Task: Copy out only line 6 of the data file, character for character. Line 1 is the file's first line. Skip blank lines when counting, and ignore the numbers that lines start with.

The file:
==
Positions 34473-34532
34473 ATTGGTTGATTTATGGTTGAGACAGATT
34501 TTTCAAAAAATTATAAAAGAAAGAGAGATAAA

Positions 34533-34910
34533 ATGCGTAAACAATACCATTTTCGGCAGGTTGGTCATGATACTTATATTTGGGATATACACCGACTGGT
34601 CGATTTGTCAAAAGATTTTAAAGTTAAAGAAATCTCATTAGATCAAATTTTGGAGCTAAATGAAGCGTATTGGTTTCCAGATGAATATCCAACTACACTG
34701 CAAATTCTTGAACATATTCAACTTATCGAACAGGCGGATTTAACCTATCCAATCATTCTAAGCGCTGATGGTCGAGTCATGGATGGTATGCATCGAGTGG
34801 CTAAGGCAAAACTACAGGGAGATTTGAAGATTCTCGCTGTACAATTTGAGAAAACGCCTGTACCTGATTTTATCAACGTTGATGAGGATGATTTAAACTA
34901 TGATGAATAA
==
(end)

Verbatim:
34601 CGATTTGTCAAAAGATTTTAAAGTTAAAGAAATCTCATTAGATCAAATTTTGGAGCTAAATGAAGCGTATTGGTTTCCAGATGAATATCCAACTACACTG